The Washington PostDemocracy Dies in Darkness

Donald Trump’s act is starting to wear thin

Republican presidential candidate, businessman Donald Trump reacts during the CNN Republican presidential debate at the Ronald Reagan Presidential Library and Museum, Wednesday, Sept. 16, 2015, in Simi Valley, Calif. (AP Photo/Mark J. Terrill)
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Donald Trump has had a pretty amazing run over the last few months, as he's soared from an asterisk in polling to the top of the GOP presidential field. But, increasingly, Trump seems to be a candidate whose shtick of bravado and bluster is running out of gas, even as it becomes increasingly clear that he doesn't have a second act (or hasn't come up with one yet.)

Take the last 24 hours. Trump called in to "Meet the Press" and was asked by moderator Chuck Todd whether he believed a Muslim could or should be president. Here's how Trump answered:

I can say it’s something that at some point could happen. We’ll see. I mean you know at some point it could happen. Would I be comfortable? I don’t know if we have to address it right now but I think it’s certainly something that could happen. ... Some people have said it already happened, frankly, but, of course, you wouldn’t agree with that.

The insinuation that President Obama is some sort of secret Muslim is a conspiracy theory that has been kicking around the Internet for years. But, for a leading presidential candidate to just throw it out there on national TV?

Then came this Instagram video released by Trump on Monday in which he goes after Jeb Bush.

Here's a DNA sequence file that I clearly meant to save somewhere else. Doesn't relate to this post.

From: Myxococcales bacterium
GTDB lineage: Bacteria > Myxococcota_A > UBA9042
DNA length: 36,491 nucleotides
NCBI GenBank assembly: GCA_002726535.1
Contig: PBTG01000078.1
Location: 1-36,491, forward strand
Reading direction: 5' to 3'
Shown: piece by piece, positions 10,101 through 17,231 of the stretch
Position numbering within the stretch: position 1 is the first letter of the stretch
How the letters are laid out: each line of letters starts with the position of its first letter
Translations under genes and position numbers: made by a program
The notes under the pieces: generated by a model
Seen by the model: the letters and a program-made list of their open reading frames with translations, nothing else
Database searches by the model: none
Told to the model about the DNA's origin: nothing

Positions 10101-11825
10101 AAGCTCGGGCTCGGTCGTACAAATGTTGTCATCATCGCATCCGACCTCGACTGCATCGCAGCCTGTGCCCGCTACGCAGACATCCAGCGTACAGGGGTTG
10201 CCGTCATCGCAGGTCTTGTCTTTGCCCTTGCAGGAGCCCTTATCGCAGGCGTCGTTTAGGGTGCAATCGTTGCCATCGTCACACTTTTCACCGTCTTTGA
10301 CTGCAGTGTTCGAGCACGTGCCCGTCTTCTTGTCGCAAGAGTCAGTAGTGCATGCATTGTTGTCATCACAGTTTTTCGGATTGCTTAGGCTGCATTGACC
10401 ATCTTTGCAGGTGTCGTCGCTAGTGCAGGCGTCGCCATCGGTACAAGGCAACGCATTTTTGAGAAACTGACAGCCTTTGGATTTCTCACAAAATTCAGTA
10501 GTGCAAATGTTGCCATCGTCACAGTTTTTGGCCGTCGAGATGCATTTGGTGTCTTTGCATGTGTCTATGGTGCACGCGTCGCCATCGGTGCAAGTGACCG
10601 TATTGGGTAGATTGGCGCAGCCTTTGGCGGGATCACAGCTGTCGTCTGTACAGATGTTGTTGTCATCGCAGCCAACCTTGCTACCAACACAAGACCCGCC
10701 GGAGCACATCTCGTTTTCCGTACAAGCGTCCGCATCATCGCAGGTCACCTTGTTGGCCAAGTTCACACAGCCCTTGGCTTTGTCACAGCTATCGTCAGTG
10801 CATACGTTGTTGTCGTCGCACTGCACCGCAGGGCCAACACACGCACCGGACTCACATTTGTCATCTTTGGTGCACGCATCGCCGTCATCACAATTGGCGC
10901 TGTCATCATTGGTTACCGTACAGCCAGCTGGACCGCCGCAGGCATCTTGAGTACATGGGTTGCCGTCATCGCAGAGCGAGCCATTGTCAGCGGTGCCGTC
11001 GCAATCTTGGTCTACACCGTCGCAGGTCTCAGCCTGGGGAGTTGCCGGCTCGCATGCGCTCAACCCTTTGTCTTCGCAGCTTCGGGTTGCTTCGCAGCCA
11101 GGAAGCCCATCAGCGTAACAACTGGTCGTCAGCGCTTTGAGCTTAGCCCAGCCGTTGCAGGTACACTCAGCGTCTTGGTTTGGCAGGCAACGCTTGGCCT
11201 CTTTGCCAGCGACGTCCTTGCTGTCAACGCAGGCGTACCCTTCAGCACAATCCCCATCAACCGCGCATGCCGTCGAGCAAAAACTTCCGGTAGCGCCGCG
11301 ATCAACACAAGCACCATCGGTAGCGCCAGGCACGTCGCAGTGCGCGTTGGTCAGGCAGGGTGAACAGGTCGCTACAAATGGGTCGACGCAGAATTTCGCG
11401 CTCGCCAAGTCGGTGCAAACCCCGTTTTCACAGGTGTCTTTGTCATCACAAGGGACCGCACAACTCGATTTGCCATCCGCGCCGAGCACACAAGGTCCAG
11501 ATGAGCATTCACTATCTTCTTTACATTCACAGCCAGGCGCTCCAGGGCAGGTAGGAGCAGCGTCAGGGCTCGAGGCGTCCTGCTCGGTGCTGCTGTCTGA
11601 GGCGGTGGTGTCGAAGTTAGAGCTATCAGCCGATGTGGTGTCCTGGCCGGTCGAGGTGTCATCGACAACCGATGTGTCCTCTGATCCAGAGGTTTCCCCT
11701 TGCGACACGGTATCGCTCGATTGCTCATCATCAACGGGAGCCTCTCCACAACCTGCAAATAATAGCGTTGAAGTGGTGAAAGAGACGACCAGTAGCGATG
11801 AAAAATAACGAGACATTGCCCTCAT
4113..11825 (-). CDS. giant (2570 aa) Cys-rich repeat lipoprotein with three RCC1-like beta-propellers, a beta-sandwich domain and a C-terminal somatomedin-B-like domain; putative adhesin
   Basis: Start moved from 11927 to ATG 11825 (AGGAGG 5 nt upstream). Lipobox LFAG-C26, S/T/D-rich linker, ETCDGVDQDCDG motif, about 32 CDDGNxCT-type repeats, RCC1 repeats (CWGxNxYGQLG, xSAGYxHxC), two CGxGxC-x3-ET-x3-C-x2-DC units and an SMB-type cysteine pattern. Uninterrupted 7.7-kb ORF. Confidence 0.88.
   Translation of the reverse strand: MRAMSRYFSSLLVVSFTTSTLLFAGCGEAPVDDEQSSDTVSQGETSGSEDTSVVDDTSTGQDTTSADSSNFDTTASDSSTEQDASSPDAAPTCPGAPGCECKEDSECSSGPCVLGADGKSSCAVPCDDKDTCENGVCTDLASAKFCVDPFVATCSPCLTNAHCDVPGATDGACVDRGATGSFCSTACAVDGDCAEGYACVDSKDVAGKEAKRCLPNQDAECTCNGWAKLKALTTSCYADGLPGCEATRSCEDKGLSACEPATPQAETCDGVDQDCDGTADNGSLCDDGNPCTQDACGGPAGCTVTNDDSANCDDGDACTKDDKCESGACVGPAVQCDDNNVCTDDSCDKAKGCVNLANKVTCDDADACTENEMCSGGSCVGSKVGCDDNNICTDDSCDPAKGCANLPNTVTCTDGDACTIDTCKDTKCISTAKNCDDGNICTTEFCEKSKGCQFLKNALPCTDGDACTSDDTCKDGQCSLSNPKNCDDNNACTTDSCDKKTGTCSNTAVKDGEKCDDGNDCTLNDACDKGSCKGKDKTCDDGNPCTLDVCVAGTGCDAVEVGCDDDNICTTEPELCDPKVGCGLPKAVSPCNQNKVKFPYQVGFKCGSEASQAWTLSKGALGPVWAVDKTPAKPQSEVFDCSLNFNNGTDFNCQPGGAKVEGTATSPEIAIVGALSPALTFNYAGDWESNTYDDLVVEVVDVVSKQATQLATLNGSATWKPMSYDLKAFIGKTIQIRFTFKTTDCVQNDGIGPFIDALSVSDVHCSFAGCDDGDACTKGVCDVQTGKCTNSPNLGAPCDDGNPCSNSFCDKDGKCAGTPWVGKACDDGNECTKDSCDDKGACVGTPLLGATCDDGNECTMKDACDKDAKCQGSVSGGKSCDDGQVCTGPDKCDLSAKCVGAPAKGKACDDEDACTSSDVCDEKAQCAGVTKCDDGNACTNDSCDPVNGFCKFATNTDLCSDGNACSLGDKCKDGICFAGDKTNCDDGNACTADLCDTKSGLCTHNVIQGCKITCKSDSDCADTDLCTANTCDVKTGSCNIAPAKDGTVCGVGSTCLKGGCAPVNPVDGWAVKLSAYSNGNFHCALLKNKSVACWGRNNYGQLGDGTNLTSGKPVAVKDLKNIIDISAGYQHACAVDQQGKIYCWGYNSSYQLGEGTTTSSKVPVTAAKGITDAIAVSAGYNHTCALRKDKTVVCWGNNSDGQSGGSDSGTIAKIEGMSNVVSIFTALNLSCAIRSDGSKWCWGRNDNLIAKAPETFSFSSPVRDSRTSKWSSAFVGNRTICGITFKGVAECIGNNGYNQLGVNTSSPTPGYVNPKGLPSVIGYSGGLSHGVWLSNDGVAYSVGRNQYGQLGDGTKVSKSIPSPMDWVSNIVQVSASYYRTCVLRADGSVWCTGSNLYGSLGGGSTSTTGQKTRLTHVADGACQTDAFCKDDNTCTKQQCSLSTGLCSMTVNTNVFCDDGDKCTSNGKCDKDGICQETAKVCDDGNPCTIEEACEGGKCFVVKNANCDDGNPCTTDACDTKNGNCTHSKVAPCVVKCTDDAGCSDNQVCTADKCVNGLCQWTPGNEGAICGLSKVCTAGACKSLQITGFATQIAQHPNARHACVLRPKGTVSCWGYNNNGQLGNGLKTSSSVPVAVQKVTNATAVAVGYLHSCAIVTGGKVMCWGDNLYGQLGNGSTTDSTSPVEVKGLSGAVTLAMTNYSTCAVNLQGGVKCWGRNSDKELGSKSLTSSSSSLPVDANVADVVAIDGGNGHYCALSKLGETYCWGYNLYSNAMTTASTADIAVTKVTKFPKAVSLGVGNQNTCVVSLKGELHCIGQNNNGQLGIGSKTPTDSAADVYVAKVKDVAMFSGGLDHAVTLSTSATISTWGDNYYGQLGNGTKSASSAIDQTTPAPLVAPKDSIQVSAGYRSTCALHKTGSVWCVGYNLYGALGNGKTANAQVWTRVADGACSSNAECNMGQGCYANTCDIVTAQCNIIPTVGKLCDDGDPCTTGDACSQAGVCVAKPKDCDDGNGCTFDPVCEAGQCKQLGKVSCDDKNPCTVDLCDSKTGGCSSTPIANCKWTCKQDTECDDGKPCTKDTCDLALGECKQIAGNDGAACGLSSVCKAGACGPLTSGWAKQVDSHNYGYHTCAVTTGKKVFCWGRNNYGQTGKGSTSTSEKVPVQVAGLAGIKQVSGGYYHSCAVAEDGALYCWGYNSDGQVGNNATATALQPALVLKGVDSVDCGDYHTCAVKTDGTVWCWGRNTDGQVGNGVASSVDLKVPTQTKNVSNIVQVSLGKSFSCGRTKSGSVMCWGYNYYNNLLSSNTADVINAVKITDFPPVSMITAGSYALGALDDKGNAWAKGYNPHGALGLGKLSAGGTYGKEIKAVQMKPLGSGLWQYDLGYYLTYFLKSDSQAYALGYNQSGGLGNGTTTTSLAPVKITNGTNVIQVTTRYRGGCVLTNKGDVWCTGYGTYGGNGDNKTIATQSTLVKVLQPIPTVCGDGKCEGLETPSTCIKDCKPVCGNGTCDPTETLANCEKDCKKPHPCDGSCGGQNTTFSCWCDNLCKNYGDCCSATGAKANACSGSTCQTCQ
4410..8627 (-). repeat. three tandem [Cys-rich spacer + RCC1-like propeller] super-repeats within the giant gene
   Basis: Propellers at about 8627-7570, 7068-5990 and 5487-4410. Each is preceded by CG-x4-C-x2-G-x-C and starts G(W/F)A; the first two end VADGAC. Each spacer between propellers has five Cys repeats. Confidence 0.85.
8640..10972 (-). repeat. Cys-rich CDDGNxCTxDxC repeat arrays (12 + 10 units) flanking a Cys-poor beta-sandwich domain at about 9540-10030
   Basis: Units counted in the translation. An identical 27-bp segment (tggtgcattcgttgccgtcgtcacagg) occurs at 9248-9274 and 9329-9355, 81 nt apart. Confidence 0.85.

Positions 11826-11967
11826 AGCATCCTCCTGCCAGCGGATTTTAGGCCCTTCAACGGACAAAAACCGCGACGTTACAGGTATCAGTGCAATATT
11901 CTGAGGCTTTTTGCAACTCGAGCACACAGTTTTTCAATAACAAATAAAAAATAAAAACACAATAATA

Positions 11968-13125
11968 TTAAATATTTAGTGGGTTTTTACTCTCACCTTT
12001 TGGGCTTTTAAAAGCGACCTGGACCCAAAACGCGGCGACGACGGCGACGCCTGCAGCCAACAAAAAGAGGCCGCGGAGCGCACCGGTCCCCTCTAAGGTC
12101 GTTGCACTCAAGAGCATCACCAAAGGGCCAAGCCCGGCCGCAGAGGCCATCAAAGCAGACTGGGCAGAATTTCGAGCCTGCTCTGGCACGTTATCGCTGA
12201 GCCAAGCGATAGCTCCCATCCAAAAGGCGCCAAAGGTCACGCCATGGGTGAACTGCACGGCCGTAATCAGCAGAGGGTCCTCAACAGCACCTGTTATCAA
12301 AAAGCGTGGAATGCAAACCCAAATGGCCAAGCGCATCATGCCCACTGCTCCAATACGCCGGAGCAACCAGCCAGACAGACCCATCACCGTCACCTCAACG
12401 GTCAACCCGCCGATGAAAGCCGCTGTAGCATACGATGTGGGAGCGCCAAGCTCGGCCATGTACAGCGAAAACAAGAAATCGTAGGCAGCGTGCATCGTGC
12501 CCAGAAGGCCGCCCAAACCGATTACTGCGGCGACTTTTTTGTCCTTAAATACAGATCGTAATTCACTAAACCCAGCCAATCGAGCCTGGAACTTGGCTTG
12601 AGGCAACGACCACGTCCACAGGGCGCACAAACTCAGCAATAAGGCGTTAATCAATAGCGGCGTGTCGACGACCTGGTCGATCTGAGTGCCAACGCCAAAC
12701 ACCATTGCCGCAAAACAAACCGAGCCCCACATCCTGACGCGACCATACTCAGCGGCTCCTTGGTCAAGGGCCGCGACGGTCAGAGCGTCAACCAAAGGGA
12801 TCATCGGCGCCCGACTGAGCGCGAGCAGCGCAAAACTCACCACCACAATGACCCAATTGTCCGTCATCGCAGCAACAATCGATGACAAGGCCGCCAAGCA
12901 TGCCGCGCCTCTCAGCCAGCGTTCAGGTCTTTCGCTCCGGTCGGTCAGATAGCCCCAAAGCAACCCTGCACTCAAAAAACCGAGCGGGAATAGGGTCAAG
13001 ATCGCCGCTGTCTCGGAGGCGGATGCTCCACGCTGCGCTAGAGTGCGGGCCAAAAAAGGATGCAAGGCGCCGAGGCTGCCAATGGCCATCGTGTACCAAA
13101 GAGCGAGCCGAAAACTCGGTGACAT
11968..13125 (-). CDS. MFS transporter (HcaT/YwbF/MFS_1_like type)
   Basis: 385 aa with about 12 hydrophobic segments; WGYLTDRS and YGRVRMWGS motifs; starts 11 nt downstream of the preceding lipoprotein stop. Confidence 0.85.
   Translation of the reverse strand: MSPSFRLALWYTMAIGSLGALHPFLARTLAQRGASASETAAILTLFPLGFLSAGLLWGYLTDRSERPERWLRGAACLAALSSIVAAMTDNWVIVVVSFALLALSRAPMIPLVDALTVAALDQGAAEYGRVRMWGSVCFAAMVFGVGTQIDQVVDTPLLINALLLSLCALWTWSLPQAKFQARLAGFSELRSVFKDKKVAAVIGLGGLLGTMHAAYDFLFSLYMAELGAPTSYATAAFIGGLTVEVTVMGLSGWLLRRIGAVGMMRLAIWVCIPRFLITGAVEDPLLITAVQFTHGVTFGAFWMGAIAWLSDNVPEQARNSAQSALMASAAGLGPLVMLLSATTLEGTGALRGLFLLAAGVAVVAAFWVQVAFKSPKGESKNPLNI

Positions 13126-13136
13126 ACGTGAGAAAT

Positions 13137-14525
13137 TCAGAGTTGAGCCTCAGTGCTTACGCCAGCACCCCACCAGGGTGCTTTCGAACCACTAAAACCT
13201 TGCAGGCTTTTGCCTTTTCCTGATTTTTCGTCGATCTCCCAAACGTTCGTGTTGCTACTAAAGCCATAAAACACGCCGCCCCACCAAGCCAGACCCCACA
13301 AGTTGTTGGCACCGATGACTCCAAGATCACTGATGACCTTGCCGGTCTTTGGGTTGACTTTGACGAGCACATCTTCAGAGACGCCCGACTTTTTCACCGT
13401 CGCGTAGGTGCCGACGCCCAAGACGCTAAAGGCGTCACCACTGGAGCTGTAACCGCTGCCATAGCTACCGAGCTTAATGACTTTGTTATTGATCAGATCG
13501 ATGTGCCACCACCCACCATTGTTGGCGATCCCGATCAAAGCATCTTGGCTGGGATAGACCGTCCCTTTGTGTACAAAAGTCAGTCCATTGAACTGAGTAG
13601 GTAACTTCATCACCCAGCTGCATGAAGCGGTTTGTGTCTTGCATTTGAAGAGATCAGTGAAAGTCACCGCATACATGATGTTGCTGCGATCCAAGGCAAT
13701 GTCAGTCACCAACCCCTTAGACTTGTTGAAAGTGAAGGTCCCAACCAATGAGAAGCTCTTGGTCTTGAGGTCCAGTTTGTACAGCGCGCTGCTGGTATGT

The wing, wink, nudge, nudge implication of the video is, of course, that some of Bush's less-popular policy proposals -- like his support for comprehensive immigration reform -- come because he is smoking pot, an act he owned up to in high school.

Personal insults and the spreading of barely credible (or not-at-all credible) information are not new for Trump. Much of his campaign has subsisted on his willingness to denigrate any and every opponent. Far from alienating voters, it has attracted them.

But there is some evidence that Trump's act is wearing thin even among voters who were initially attracted to his bombast. Look at this chart documenting the ups and down of the Republican field dating back to late July.

Trump's dip began before the Sept. 16 national debate that CNN sponsored. But it's also true that the debate did little to slow his fall. (The poll was released Sunday and was in the field after the debate concluded.)

Think of Trump's appeal like a new song. You hear it on the radio -- or, more likely on iTunes or Spotify -- and listen to it a bajillion times. A week or two weeks later, you start to get a little sick of it and buy a few more songs by the band who made it. Except none of those songs are nearly as good as the one you loved so much. So, you move on -- looking for new music.

[Boy, was I wrong about Donald Trump. Here’s why.]

Carly Fiorina, Marco Rubio or even, to an extent, Ben Carson might well be the new music that people find as they look beyond Trump. Or, it is of course possible that Trump finds a second act -- or has one up his sleeve that he isn't showing at the moment. (Important note: I didn't even think Trump would have one act, so he's way ahead of me already.)

But if Trump's performance in the second debate -- and what he has said/how he has acted since -- is any guide, I count myself as skeptical that he will be able to launch a more substantive phase of the race. He has one speed -- full ahead ahead, at all times. Eventually that starts to wear on the American public's engine. That's where Trump is today.


GOP held a Twitter chat at the Twitter in New York and was asked questions using the hashtag #AskTrump. (Video: @realDonaldTrump)